That fetal personhood would by itself determine abortion to be immoral betrays a lack of concern and respect for both the bodily autonomy and physical safety of women. Consider that we do not compel people to give blood, and—even in the case of dead persons—we will not harvest their organs unless given explicit permission to do so prior to the person’s death. Even the use of deadly force in response to trespass on physical property is often morally excused. By similar reasoning, a person carrying a fetus should not be expected to devote nine months of discomfort, altered life plans, and resources to growing that fetus if doing so doesn’t align with their own autonomously chosen life plan. The case against coercing someone to carry a pregnancy to term is even stronger than the case against coerced blood or organ donation because of the duration and significant bodily risk of pregnancy and childbirth. In 2014 the maternal death rate was 25 per 100,000 live births, and the maternal death rate for black women was more than twice that.

In addition to the substantial physical risks, childbirth can—and should, as voluntary parenthood is an ethical endeavor—profoundly alter a person’s life. A deep emotional bond is formed, along with a lifelong set of obligations. One’s life is no longer one’s own in the way it is prior to parenthood. This is something of beauty and wonder when it is entered freely, but it’s also something that shouldn’t be forced on a person. Adoption naturally springs to mind, but if people are compelled to carry their pregnancies to term, there will always be some who prefer to keep their children rather than give them up.

Genealogy and ideology of “pro-life”

While I do not doubt the sincerity of fetal personhood proponents, it’s worth considering how malleable the position has been, and how attuned to political and other circumstances. Even in Roman Catholic teaching, ensoulment was understood to occur upon “quickening,” or the detection of fetal movement within the womb, until 1869, the idea being that movement signified awareness. Prior to this, the Church still disapproved of abortion before quickening, but did not condemn it as murder, and also allowed for various mitigating circumstances. Conservative Christians, now the frontline foot soldiers for overturning Roe v. Wade and implementing the most extreme state-level abortion bans in the USA, did not always view abortion as a salient political issue. At the time of Roe v. Wade (1973), The Baptist Press supported the landmark decision, and in 1971 the Southern Baptist Convention passed a resolution condemning abortion, but allowing exceptions not only for rape and incest, but even the emotional and psychological health of the mother. Then Governor Ronald Reagan signed bipartisan legislation legalizing abortion in 1967 in California.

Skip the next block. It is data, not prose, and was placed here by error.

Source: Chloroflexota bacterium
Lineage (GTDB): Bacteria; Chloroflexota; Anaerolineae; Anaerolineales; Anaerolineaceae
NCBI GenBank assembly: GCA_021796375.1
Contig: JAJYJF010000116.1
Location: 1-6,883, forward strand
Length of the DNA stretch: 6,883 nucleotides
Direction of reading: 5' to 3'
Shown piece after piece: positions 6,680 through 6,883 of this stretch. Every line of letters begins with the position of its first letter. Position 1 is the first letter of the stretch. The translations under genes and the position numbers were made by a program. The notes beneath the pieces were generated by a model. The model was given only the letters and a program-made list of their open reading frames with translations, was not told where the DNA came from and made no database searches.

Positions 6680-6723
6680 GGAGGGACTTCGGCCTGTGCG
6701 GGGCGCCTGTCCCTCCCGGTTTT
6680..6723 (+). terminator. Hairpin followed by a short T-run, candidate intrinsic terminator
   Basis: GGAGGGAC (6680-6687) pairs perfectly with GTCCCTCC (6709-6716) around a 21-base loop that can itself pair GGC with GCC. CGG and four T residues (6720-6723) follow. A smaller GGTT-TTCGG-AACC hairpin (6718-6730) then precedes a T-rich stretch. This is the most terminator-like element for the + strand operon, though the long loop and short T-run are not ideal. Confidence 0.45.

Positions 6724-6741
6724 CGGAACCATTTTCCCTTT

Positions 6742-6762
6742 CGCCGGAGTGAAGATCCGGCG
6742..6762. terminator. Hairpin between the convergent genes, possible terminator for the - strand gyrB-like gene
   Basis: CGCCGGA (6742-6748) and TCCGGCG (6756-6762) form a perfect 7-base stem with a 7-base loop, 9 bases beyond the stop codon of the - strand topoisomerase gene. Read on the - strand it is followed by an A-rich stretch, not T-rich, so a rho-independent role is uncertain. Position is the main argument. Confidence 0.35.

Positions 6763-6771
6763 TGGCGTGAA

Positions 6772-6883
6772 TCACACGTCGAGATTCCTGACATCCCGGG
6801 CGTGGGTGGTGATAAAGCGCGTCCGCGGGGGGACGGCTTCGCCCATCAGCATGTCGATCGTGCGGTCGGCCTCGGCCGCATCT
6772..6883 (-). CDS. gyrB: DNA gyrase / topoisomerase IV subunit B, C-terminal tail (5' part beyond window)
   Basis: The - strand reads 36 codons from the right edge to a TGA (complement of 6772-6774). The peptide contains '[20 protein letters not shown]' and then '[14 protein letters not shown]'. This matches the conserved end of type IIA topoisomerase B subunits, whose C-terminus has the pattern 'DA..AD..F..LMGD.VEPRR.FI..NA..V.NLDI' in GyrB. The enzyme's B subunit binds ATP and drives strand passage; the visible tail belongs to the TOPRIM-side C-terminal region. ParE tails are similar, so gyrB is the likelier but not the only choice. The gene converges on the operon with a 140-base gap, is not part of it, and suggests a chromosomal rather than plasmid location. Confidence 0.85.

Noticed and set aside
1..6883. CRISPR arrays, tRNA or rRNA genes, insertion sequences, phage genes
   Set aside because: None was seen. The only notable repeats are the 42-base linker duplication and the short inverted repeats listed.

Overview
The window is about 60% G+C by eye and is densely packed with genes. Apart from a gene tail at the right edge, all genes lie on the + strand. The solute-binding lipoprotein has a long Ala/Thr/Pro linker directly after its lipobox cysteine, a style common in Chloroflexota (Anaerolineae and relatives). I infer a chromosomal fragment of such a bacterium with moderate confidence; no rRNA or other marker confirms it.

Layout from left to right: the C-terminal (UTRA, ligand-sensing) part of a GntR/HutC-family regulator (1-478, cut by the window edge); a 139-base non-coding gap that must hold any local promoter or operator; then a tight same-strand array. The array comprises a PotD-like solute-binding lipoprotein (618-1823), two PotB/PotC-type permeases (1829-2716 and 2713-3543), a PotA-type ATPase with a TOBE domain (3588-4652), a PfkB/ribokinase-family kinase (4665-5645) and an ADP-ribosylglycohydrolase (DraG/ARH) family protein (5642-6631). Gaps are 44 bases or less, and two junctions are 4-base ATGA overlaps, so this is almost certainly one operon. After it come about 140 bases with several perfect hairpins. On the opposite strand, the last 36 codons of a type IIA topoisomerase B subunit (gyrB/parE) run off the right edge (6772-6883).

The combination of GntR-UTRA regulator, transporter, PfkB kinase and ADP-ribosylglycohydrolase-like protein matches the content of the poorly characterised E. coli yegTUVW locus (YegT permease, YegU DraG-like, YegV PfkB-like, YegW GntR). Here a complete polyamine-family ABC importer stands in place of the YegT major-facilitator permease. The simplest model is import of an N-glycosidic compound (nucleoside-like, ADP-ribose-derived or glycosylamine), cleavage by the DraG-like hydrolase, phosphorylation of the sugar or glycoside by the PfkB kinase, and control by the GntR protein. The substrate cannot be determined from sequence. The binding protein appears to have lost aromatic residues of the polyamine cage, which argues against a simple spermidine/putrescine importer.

As this brief historical sketch shows, much about abortion even in the Christian mindset hinges on ideology. This applies to sexist framing just as much as theology. Commentator Gabrielle Blair in a viral tweet thread provided a radical alternative to the way abortion is framed as it relates to the differential responsibility of men and women, even as someone who is opposed to abortion.

No matter how many orgasms she has, they won’t make her pregnant. Pregnancies can only happen when men have an orgasm. Unwanted pregnancies can only happen when men orgasm irresponsibly.

What this means is a women can be the sluttliest [sic] slut in the entire world who loves having orgasms all day long and all night long and she will never find herself with an unwanted pregnancy unless a man shows up and ejaculates irresponsibly.

Women enjoying sex does not equal unwanted pregnancy and abortion. Men enjoying sex and having irresponsible ejaculations is what causes unwanted pregnancies and abortion.

Let’s talk more about responsibility. Men often don’t know, and don’t ask, and don’t think to ask, if they’ve caused a pregnancy. They may never think of it, or associate sex with making babies at all. Why? Because there are 0 consequences for men who cause unwanted pregnancies.

If the woman decides to have an abortion, the man may never know he caused an unwanted pregnancy with his irresponsible ejaculation.

Blair goes on to point out that, despite the greater responsibility of men for unwanted pregnancies (and thus abortions), the consequences of unwanted pregnancies fall entirely on women, whose bodies are strained and irrevocably changed, and whose lives are risked and transformed. And it is women’s sexuality that is policed, not men’s. If men, Blair argues, really cared about ending abortion, then they would at least countenance serious penalties or preventive measures for men who impregnate women not seeking to become pregnant. A vasectomy is a far less dangerous procedure than childbirth, and only castration might be as impactful on one’s life. But the truth is that men don’t even consider policing men’s sexuality or imposing burdens on men to prevent pregnancies. This is not how the issue has ever been framed for them. This isn’t a knock on anti-abortionists. We are all susceptible to ideological framing. But ideology serves political purposes, and the question is what purposes are served by the evolution of abortion among religious conservatives as a morally problematic procedure that may nonetheless be permissible depending on context to the literal murder of a human person.